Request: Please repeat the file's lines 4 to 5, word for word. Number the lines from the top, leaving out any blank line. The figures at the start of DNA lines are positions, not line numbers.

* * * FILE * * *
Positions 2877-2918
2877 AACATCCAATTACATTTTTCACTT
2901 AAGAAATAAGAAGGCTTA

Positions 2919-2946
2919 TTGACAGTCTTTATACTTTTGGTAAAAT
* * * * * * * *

Positions 2919-2946
2919 TTGACAGTCTTTATACTTTTGGTAAAAT